The music blaring from the home dressing room in the bowels of Hampden is an unusual enough occurrence following an international match to be considered worth noting.
The Scotland players were not partying – there’s too much work still to be done for that to be the case. But they were clearly in good heart after a third successive victory meant they had finished third in their group after a trying qualifying campaign.
Callum McGregor is the only player to have experienced it all. From that bleak outing in the middle of a Steppe that effectively sunk Scotland’s hopes from the off to these recent hints of a revival, he has played in every game.
He’s the only ever present of the Steve Clarke era and will doubtless prove vital if Scotland are to prevail in the play-offs next spring. Winning three matches in a row is nothing to write home about at Celtic. But, for the first time since making his Scotland bow under interim manager Malky Mackayin a 1-0 friendly defeat by the Netherlands two years ago, McGregor has reached this moderate target with his country.
Now the challenge for him and his teammates is to tap back into the upbeat mood when they return to the fold in March, with their eyes, initially at least, on a play-off semi-final against either Hungary, Romania, Bulgaria or old foes Israel.
The draw is tomorrow and McGregor will break away from preparing for Celtic’s clash with Livingston the following day to learn the identity of Scotland’s opponents. A sense of anticipation has belatedly returned to the international scene. “Whoever we get, we should be full of confidence,” he said. “If we play like we did against Kazakhstan and play with that intensity and press the way we did, then we fancy ourselves against anyone.
“It’s about trying to bank this feeling,” McGregor added. “We will go away and obviously club stuff will take care of itself between now and March. But when we come back, we will all be in a better place. The manager will feel good about himself, the players will feel good and we can go about trying to fill the stadium and make sure we get there.”
It’s been a while since Hampden was full for a Scotland match. Not even the visit of Belgium, the second-best team in the world and full of attractive names, was able to attract a capacity crowd.
But the knowledge of what’s at stake will surely see the Tartan Army return en masse on 26 March.
McGregor is convinced Clarke’s influence on the team is now being felt. As recently as last week he felt a corner was being turned when Scotland recovered quickly after losing an equaliser to Cyprus. Then they battled back to win 3-1 after going in 1-0 down at the break against Kazakhstan. It has helped erode the memory of an unhelpful schedule that saw an ever more dispirited Scotland lose four games in a row against top seeds Belgium and Russia.
“There is probably that bit of belief now in the squad and in the team that, if we do go behind, we can still win games,” he said. “That’s because we are pressing and we have good players in the team who can unlock defences and, with John (McGinn) scoring goals at will, everyone just feels a bit better about themselves. The confidence is there.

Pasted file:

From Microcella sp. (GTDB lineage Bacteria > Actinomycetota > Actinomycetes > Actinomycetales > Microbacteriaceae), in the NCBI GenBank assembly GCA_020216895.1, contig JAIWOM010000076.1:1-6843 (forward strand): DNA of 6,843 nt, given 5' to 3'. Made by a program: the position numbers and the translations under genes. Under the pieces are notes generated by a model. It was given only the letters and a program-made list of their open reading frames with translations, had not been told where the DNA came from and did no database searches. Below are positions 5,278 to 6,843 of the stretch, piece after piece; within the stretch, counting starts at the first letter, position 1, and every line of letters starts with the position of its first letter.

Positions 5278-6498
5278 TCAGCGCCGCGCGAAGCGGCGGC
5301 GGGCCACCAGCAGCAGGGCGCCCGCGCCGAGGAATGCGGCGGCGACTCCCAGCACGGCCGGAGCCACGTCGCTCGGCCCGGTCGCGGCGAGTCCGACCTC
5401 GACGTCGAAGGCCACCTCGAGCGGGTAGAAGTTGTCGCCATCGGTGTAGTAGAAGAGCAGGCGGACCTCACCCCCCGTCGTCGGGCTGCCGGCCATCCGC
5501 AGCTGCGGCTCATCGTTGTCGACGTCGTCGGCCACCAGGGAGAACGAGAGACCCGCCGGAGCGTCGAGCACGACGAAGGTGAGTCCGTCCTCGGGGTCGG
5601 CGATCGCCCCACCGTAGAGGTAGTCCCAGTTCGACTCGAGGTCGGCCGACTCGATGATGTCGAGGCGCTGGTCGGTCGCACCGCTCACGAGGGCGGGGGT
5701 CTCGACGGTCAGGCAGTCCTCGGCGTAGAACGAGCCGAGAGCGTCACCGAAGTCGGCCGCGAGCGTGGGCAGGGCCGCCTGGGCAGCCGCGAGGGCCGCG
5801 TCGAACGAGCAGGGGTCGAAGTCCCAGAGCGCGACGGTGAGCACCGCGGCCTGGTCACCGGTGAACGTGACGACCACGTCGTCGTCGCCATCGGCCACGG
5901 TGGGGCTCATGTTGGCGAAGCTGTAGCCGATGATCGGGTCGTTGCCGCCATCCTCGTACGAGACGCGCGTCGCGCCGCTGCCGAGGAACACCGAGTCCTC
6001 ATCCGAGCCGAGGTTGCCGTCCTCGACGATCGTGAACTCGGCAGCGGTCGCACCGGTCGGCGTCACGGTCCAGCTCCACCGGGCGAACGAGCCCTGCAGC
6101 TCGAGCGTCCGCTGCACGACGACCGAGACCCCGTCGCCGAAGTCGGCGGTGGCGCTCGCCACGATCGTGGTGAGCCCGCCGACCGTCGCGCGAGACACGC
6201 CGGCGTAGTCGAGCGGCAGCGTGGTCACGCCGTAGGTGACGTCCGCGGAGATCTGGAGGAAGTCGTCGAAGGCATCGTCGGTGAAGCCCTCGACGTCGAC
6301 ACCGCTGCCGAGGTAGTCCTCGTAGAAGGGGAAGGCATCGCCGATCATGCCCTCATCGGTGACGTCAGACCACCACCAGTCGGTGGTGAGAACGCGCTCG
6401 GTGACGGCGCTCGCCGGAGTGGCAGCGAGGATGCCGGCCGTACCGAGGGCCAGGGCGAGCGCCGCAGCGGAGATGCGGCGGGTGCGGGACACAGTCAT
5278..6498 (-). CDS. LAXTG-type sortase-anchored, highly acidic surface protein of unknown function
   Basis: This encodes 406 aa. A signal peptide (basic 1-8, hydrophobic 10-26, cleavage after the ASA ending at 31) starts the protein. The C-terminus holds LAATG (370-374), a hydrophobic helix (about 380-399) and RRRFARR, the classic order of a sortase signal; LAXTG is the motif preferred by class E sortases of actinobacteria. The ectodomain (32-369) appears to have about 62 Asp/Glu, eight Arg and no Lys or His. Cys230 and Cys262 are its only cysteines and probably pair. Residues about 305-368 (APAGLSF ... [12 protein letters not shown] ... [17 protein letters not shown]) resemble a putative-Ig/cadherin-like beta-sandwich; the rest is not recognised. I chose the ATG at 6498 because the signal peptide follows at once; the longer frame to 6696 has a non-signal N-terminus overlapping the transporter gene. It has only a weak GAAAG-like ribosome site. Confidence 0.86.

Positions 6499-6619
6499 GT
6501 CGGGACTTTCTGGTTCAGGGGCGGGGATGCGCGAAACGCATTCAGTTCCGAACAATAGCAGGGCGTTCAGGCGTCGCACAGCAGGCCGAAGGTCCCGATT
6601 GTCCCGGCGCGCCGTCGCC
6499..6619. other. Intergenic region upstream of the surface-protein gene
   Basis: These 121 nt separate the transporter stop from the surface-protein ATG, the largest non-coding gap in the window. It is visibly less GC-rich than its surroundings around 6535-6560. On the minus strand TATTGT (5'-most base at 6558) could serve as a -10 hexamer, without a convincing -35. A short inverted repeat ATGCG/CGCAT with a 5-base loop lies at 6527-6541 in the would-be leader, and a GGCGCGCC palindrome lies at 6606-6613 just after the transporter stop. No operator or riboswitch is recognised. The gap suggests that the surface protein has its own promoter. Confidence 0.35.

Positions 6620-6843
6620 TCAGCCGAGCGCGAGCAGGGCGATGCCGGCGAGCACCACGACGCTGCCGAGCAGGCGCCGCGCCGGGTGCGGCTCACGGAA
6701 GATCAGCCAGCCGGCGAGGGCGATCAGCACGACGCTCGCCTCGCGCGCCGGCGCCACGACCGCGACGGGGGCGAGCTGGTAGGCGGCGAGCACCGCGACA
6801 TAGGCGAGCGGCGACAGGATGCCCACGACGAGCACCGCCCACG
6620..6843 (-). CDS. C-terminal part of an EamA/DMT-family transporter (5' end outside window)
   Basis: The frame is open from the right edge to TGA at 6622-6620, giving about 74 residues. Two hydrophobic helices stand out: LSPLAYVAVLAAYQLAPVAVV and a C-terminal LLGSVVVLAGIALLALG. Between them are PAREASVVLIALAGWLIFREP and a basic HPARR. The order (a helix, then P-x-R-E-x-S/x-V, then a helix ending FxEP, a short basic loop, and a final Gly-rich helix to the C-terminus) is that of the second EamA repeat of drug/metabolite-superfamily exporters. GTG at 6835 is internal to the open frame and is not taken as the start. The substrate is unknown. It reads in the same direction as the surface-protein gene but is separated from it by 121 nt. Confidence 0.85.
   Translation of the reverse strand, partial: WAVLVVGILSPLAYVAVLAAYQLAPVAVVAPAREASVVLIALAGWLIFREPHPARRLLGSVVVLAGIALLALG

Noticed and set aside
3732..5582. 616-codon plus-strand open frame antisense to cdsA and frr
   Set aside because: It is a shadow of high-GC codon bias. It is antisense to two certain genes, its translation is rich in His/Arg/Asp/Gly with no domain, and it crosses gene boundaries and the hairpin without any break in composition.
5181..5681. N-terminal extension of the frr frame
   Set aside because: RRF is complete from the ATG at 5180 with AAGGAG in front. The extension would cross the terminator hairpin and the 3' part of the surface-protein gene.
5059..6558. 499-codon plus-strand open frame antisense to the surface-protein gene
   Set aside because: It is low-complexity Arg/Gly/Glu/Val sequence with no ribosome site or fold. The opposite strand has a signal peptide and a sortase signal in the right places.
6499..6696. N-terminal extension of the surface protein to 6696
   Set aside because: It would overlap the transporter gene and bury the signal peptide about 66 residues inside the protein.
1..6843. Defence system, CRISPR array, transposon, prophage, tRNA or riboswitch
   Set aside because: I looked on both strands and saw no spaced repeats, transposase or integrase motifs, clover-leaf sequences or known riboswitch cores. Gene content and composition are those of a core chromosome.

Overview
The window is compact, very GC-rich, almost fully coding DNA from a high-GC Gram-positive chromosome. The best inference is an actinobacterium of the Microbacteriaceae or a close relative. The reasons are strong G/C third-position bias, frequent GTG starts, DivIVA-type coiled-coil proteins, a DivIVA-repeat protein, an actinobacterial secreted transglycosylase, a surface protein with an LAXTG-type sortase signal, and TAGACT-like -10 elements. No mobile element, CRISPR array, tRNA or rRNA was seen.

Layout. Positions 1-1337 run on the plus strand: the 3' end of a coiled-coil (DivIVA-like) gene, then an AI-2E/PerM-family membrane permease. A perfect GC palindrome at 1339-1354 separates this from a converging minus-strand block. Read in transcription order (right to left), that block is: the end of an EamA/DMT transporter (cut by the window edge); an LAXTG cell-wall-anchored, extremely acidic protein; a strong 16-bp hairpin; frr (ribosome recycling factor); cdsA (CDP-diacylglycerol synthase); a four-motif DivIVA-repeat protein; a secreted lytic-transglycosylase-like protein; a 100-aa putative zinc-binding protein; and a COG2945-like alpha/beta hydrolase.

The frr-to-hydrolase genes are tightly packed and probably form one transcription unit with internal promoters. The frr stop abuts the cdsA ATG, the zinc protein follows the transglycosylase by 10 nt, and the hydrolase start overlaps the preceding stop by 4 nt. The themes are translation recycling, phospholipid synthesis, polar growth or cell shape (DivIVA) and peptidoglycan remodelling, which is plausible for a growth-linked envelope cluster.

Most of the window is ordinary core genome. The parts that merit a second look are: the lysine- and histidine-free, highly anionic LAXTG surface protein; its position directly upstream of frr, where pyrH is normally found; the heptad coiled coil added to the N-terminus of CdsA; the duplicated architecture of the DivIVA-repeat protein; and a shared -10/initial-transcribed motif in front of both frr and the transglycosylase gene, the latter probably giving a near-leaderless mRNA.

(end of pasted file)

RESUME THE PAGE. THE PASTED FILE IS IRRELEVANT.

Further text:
“Slowly but surely, we are getting there,” he added. “It is a new group of players and we changed manager halfway through the campaign which is always difficult as well. Straight away the gaffer is under pressure to turn it around. I think it has been a positive end to the campaign. Obviously it is disappointing we did not quality but the work we did last November got us to a place where we can try to qualify.”
The most compelling argument that Scotland are now finally on the up again are the results. Three wins, eleven goals and a play-off to look forward to – things haven’t looked as rosy for a long time.
“You can talk a good game but you have to go and show it on the pitch and you have to get results,” said McGregor. “Once you start to get one or two results everyone starts to think, alright, maybe we have changed’.
“I think that’s why it is important to get these two wins together. We had four really tough back to back games in the group as well, which almost killed the group for us.
“Everyone’s mentality from the outside looking in was like: ‘oh no, here we go again’. But it’s four difficult games. We have to try and learn from that and when we go into March we take that experience plus the good week we have here and everyone should feel good about it.
There’s now some light at the end of the tunnel, which wasn’t the case even a few weeks ago. A 6-0 win over San Marino provided some relief last month and Scotland have begun to find their feet again.
“It’s been a long time coming round and obviously with the four bad games in a row, everyone probably thought it is miles away. But now it has come round, we probably could not be in a better place confidence-wise leading into the (first play-off) game.”